Leong PK, Leung HY, Chan WM, Ko KM
 Division of Life Science, Hong Kong University of Science & Technology, Clear Water Bay, Hong Kong, China
“Meridian tropism” refers to the organ-specific biological action(s) produced by a Chinese herb following its oral administration, which is analogous to the concept of “bioavailability” in Western medicine. In this study, we compared the in vitro and ex vivo pharmacological actions of three herbs [namely, Dangshen (DS, Codonopsis Radix), Ranshen (RS, Ginseng Radix) and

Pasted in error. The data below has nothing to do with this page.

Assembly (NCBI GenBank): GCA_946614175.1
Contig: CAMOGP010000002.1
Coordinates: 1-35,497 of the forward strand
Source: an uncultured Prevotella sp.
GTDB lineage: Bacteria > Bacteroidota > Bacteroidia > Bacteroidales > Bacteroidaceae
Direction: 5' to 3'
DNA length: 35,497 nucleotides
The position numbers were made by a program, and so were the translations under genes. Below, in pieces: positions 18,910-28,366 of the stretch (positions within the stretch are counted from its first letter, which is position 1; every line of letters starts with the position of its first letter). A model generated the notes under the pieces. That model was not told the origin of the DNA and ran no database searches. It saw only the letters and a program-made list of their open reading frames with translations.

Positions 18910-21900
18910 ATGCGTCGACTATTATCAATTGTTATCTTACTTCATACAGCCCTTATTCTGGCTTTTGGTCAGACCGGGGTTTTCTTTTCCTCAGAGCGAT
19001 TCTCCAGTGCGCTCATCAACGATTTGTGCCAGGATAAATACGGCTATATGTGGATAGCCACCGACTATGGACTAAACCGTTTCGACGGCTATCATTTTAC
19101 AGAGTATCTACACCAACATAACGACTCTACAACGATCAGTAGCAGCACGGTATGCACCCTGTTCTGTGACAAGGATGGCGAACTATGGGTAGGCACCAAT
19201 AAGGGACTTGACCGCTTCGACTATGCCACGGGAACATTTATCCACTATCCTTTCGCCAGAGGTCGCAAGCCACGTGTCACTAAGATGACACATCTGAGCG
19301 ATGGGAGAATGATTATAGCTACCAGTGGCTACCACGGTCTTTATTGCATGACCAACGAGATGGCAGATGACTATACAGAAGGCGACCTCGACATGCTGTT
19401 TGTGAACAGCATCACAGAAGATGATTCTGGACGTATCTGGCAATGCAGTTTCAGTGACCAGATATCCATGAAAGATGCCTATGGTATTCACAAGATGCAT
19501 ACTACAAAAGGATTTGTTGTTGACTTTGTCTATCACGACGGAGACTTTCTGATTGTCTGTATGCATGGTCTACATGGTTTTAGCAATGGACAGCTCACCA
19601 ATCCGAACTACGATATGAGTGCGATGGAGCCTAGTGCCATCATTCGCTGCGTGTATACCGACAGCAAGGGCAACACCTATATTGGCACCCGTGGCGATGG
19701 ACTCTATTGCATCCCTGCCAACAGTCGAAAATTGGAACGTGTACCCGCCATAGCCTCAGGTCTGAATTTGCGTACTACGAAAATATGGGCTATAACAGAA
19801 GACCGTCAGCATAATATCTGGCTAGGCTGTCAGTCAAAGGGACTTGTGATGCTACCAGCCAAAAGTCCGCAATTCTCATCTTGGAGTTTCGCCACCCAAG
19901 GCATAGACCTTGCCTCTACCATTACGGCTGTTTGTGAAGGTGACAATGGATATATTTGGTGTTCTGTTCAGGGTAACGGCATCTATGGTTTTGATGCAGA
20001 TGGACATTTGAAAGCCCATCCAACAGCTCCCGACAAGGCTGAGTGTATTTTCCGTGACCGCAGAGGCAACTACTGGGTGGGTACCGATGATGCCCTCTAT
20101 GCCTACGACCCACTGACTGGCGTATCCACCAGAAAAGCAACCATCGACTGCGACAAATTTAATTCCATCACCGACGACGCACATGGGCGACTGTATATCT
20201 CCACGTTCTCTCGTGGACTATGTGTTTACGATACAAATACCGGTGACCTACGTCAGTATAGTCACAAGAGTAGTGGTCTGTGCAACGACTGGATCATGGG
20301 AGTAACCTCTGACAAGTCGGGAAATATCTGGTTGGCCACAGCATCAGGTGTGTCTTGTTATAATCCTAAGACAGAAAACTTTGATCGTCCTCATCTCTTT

Xiyangshen (XYS, Panacis Qinquifolii Ra-dix)] to validate their meridian tropism. We compared the in vitro and ex vivo pharmacological actions [i.e. the ability to increase splenocyte proliferation and adenosine triphosphategeneration capacity (ATP-GC)] of the ethanolic extracts of DS, RS and XYS to validate their meridian tropism. Results showed that DS, RS and XYS (at 30 - 300 μg/mL) can both stimulate the proliferation of primary mouse splenocytes in vitro and increase adenosine triphosphate-generation capacity (ATP-GC) in cultured Caco 2 colon epithelial cells in vitro. Interestingly, oral administration of DS and RS (but not XYS, at 3 and 6 g/kg/day × 3 consecutive days) was found to stimulate the proliferation of splenocytes ex vivo at 24 h post-treatment in mice. Similarly, DS and RS (but not XYS) increased the ATP-GC of mitochondrial fractions isolated from a small segment of mouse intestine at 48 h post-treatment. This observation is consistent with the meridian tropism of the pharmacological action of “Shen”, i.e. , the accessibility of DS and RS (but not XYS) to the “Spleen” meridian. The comparison between the results obtained from in vitro and in vivo/ex vivo bioassays may offer a potential method for assessing meridian tropism in Chinese herbs.